He was one of the few thriller writers whose name could sell a book, whatever the subject. He’s still very healthily in print, so why feature him here?
Because regular readers will sense that the likeable, intelligent Michael Crichton, who died in 2008, exhibits all the markers of a future forgotten author. His irresistibly populist thrillers reflected the kind of attitudes to society and technology which quickly become passé, and his books sit in the vanishing category of the quasi-scientific pulp thriller, the kind of thrill-ride that internet critics love to tear apart.
Crichton felt isolated as a teenager because of his extreme height and intellect. Always curious about the modern world, he was a workaholic who could finish a first draft in six weeks. He became a physician but also started writing under three pseudonyms, living a double life that saw him rush from Hollywood meetings to hospital wards. Tellingly, his first novel was Odds On, about a robbery designed on a computer which goes wrong when unforeseen factors subvert the plan. This was an idea to which he repeatedly returned. In The Andromeda Strain, a massive government military base is almost destroyed by a confluence of overlooked factors, each too small to register but collectively disastrous.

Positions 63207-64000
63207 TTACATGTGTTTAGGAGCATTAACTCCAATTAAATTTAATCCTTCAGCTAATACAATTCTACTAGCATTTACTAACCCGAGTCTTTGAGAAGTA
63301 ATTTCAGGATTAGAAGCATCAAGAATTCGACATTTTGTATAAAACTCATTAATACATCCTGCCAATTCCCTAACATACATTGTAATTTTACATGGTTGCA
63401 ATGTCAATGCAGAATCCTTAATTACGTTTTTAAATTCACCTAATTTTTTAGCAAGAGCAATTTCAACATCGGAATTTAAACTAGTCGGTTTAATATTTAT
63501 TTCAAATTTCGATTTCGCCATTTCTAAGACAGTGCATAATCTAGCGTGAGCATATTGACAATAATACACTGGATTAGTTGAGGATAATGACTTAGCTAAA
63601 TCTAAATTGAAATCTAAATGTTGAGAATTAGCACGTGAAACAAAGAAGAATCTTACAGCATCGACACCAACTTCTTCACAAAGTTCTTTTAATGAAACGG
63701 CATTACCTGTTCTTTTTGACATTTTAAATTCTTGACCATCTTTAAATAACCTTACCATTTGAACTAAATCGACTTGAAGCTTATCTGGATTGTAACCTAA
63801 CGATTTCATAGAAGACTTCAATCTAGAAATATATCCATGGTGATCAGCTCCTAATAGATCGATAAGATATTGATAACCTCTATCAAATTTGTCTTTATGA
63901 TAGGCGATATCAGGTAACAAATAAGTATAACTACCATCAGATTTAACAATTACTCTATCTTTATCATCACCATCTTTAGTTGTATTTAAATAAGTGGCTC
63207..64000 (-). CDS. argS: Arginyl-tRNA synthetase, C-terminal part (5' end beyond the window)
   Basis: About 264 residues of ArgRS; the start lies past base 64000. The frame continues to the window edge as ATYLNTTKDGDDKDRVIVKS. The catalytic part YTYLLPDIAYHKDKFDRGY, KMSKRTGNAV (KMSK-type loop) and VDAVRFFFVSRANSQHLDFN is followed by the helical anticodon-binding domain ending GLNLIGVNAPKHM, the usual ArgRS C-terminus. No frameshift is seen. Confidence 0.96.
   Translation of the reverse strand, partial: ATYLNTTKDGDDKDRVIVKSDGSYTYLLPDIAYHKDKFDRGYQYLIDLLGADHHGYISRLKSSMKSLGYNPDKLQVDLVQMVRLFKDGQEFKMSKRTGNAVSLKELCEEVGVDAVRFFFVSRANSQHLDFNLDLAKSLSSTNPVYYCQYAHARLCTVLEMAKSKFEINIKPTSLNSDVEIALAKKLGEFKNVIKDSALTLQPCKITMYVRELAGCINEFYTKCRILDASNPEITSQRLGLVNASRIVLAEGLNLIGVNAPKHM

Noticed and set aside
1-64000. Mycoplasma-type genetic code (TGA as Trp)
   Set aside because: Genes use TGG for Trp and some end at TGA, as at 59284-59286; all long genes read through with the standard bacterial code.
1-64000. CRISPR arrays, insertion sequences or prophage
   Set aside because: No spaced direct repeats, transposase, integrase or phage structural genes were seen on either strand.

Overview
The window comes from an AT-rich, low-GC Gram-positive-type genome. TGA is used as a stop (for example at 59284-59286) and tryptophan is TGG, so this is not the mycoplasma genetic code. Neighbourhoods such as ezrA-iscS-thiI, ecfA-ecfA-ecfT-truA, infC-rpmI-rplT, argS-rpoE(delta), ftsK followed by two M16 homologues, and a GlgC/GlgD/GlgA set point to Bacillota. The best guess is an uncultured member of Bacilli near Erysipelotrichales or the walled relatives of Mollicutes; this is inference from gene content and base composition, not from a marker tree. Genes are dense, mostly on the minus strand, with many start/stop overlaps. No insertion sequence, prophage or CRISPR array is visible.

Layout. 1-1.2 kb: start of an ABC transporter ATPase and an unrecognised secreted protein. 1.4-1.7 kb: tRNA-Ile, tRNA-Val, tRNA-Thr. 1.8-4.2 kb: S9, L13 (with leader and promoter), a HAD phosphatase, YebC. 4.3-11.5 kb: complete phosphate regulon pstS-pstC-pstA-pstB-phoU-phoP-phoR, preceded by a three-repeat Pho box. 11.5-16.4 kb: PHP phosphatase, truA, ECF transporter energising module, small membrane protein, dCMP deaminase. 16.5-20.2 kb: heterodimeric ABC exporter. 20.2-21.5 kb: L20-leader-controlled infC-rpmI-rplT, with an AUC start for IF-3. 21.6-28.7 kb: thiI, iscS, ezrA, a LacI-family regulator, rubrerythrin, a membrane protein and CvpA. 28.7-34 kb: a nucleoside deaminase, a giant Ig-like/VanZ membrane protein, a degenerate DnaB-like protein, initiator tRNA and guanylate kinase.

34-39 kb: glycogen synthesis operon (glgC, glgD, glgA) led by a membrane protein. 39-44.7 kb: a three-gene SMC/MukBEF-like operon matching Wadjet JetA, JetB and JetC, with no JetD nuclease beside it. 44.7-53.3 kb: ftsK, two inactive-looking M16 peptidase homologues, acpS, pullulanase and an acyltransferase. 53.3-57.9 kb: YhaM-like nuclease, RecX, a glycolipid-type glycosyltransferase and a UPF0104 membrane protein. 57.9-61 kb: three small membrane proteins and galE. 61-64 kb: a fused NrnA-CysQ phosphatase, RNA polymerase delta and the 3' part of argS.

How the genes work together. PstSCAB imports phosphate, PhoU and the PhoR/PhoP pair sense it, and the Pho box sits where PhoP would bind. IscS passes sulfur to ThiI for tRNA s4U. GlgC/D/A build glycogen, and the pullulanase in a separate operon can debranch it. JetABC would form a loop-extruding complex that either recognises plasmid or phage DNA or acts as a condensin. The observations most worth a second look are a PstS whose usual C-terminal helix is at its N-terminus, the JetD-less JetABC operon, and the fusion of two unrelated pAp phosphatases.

The idea of a human factor upsetting a scientific certainty occurs in his most famous novel, Jurassic Park, the science behind which was obsessively debunked. While Crichton extended tropes used by H G Wells and Edgar Wallace, he also created scientific verisimilitude by adding fictionalised documents and computations, using experts to deliver cautionary lectures. But this logical, mechanical technique, adding frissons of fear and doubt about the future, also worked against him in the new internet age, as hometaught experts decried the science behind his plots. This is like arguing that Jules Verne’s Journey to the Centre of the Earth shouldn’t be read because our world isn’t hollow. Crichton’s one real mis-step was to write Rising Sun, which felt like xenophobic sermonising about US-Japanese relations. Even then, it accurately reflected American concerns about Japan.
To many, it felt as if Crichton was heading down the wrong path, gaining a reputation as a climate-change denier increasingly fascinated by nanotechnology and genetics rather than say, artificial intelligence and the web. Speculative writers must choose directions that the future doesn’t always take, but ultimately it can make them look less prescient than fearful for the future. Crichton is too good an author to forget.Reuse content